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Schaub has shot to get Texans into AFC title game

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Schaub has shot to get Texans into AFC title game

HOUSTON (AP) Matt Schaub made his first playoff start last week and helped lead the Houston Texans to a win.

But he did make a key mistake, throwing an interception which was returned for a touchdown.

He knows he'll have to be much better if the Texans expect to win at New England in a divisional playoff game on Sunday.

``He's going to have to play at a high level, but we all are,'' coach Gary Kubiak said. ``You know what I mean? We got a job to do around him.''

Schaub's No. 1 goal this week is to help the offense score touchdowns instead of field goals when it gets in the red zone. Houston got inside the 20-yard line four times last weekend against Cincinnati, and settled for field goals three times after the offense stalled.

``Against this team in their building threes aren't going to cut it,'' Schaub said. ``We've got to get down there and we've got be aggressive and score touchdowns.''

Schaub is a nine-year veteran, but Saturday was his first start in the postseason after he missed Houston's playoff run last year because of an injured foot. He said it meant a lot to him to be with his team for the first time in the playoffs, and of course, getting the win made it even better.

Receiver Andre Johnson believes that having that first game out of the way will help Schaub this week against the Patriots.

``Him just getting his first win probably just got a monkey off his back,'' Johnson said. ``Because that's something that a lot of people talked about. I think with him getting that out of the way, it will make him feel more comfortable going into the game.''

The Texans had their worst game of the season in their first trip to Foxborough, a 42-14 loss to the Patriots last month. But Schaub said that the loss didn't do anything to hurt their confidence.

``We know what type of team we can be when we're playing up to our expectations and our standards and what we demand out of ourselves,'' he said. ``We'll go up there with a lot of confidence to win a road football game.''

Offensive coordinator Rick Dennison was pleased with Schaub's work against the Bengals, and liked how he dealt with their pass rush, which is among the best in the NFL.

``He managed the game well and then he handled the pressure when it was coming, to get the ball out, when he was hot,'' Dennison said. ``He missed a couple of things. Obviously, his footwork was a little off, it cost us one there. But he's a tough-minded kid and he kept playing. Our guys rally around tough guys and he's done a nice job with that all year - just keep bouncing back. I think with that he leads us very well.''

Schaub threw for 4,008 yards with 22 touchdowns and 12 interceptions in the regular season. But he's thrown just one touchdown with four interceptions in the past five games.

Aside from the interception, Schaub was better against the Bengals as he completed 29 of 38 passes for 262 yards. He was helped by improved protection, and wasn't sacked after being taken down 12 times in the previous four games combined.

He knows they'll likely face a completely new look from New England's defense this time around.

``You've got to go in expecting a lot of different things,'' he said. ``You've got to be prepared to handle a lot of different situations and circumstances, things that they can do because they do a lot. Being able to adjust in game will be important.''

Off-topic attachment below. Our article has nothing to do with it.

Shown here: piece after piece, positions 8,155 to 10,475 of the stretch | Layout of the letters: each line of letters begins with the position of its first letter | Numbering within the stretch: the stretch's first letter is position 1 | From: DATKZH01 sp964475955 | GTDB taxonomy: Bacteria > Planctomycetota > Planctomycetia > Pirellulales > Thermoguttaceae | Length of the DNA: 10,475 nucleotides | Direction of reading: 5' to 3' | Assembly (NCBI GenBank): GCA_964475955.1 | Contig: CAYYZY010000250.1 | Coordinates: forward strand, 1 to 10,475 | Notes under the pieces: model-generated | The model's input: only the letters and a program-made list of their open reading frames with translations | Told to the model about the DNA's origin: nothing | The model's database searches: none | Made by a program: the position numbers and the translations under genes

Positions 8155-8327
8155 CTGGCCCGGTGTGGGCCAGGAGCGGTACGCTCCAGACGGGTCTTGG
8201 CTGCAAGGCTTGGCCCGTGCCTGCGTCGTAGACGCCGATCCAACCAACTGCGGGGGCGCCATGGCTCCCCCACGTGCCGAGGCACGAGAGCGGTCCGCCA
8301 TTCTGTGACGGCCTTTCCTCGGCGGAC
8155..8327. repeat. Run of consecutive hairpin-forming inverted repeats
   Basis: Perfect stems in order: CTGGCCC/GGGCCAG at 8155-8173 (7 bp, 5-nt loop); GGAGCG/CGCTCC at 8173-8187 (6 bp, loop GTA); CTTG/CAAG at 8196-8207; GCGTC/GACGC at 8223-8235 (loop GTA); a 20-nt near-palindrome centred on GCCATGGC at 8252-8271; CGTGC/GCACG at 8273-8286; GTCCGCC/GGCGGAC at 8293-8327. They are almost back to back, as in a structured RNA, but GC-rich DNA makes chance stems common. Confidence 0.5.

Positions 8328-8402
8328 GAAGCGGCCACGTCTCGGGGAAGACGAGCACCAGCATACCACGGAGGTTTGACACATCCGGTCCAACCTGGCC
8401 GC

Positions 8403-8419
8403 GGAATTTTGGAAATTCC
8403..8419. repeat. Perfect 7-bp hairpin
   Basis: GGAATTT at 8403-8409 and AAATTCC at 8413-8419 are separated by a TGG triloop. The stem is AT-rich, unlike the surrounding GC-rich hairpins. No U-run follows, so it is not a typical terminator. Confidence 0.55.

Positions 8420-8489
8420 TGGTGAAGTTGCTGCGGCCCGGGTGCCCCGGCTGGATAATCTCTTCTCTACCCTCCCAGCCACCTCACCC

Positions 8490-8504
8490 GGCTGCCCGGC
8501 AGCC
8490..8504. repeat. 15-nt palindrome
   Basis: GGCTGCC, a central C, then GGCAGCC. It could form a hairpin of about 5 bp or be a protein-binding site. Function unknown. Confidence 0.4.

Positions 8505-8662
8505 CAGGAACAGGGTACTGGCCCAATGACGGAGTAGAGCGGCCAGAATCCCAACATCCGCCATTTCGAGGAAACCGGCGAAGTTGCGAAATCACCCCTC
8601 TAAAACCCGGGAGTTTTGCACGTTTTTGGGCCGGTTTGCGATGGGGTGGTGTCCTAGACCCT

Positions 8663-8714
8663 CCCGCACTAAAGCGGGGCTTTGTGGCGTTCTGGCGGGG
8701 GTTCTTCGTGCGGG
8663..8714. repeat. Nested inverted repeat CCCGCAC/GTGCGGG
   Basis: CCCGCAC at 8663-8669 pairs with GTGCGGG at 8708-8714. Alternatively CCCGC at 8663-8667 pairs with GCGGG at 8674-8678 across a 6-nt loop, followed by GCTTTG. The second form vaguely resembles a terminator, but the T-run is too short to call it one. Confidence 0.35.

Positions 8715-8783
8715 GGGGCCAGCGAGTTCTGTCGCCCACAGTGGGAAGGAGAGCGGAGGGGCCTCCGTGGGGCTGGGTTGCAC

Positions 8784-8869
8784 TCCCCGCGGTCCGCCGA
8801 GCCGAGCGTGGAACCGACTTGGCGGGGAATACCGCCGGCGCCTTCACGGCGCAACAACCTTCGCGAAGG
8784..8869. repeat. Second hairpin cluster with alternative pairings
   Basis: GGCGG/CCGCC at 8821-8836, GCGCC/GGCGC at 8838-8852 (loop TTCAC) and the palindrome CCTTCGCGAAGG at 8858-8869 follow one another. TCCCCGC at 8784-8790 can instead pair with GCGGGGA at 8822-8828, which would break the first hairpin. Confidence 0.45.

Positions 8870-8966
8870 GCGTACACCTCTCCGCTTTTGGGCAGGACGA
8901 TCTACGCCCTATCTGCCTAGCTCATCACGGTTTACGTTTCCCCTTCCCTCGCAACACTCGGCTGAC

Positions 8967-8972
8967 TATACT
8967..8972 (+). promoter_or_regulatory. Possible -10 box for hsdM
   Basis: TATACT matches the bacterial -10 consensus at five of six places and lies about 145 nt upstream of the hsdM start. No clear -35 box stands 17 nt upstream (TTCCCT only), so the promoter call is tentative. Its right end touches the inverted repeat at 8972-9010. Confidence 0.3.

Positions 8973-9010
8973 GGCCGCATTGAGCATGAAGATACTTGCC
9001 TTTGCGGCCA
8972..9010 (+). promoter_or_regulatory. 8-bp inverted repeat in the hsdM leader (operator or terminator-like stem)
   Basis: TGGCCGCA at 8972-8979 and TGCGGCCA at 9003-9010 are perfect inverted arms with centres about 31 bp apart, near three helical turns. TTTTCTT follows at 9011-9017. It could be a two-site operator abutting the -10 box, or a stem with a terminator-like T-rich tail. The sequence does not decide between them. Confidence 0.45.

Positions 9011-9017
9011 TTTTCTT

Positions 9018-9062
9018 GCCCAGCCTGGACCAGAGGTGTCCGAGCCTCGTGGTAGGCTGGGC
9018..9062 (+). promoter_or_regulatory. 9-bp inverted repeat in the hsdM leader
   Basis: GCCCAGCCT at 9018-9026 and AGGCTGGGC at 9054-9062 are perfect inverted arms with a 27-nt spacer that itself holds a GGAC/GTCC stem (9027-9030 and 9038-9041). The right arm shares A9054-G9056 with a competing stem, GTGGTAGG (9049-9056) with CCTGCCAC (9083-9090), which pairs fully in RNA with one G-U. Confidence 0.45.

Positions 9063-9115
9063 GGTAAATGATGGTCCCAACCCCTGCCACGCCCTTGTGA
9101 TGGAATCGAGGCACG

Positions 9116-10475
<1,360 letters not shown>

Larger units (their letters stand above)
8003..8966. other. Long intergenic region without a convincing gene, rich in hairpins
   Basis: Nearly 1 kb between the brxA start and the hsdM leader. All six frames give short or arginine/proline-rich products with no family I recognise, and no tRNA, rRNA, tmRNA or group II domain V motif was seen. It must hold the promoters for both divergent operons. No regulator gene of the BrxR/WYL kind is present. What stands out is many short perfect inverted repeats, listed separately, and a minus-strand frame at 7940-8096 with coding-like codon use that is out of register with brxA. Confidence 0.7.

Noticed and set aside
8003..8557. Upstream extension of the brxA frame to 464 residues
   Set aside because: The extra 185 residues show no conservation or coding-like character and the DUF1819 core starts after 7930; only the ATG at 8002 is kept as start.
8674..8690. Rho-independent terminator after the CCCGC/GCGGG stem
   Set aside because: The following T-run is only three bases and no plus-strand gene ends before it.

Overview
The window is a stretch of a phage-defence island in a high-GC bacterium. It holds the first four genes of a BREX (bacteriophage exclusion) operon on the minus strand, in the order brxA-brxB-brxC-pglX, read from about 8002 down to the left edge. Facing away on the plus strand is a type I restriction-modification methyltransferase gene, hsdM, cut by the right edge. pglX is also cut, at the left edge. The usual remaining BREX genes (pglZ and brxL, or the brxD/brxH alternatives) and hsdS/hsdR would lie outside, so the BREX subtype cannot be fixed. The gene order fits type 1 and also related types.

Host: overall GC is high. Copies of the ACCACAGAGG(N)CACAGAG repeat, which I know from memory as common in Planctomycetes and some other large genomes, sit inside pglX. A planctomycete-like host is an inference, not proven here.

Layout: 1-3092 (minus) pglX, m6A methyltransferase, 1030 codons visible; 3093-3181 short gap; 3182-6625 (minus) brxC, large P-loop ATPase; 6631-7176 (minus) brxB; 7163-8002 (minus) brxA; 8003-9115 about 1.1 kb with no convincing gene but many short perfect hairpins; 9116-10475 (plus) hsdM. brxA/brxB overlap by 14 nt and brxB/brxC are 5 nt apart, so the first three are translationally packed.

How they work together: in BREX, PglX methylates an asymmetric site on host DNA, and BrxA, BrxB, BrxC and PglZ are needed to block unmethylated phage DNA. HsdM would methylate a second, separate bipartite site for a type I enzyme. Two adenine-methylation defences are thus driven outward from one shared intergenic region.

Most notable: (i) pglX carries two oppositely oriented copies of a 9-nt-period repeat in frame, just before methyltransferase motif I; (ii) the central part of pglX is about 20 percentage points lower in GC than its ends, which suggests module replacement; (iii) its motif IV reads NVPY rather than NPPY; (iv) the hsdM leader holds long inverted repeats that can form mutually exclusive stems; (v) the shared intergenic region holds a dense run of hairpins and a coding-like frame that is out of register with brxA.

Along with taking advantage of opportunities in the red zone, Schaub knows another key to the game will be limiting penalties and turnovers against New England. He had an interception early in the last game against the Patriots that contributed to an early 14-0 deficit.

``The way they play, you can't have penalties and put yourself behind in the down and distance,'' he said. ``You can't give them extra possessions by turning the football over. The way their offense is playing you have to expect them to score points, and (can't) give them extra opportunities with the ball.''

Schaub, who has been criticized for not showing enough emotion at times, was animated when asked if the demeanor of the team changes this time of year.

``There's no tomorrow at this time of the season,'' he said. ``If you want to move on, you've got to bring a sense of attitude and nastiness with you to go out and dominate your opponent on every play.''

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Wizards have to find a way to stop DeMar DeRozan to climb back in series

Wizards have to find a way to stop DeMar DeRozan to climb back in series

The Toronto Raptors' best player has become a serious problem for the Washington Wizards, as they now face a 3-2 series deficit and the bleak reality that one more loss means their season is over.

DeMar DeRozan, who began this first round series with a modest 17 points in Game 1, has since raised his game to a new level to beyond even what we have seen in the past. In Games 2-5, DeRozan has averaged 31.8 points, including his 32-game outburst in Game 5 that tilted the series in Toronto's favor.

DeRozan is averaging 28.8 points through five games against the Raptors. That's up considerably from his 22.5-point career playoff average.

DeRozan scored his 32 points in Game 5 with efficiency. He shot 12-for-24 from the field and even made three of his four shots from three.

He didn't even need the free throw line like he normally does. DeRozan shot six free throws, less than his regular season average.

The Wizards are having trouble with DeRozan particularly in the first half. DeRozan is averaging 14.8 first-half points during the playoffs, second only to LeBron James. 

DeRozan had 20 points by halftime in Game 5.

"DeMar was in his element tonight," forward Kelly Oubre, Jr. said. "He got it going early. It was kind of hard to shut him off."

The Wizards are paying for disrespecting DeRozan's three-point shot. He shot just 31.2 percent from long range in the regular season, but is shooting threes at a 45.5 percent clip in the playoffs.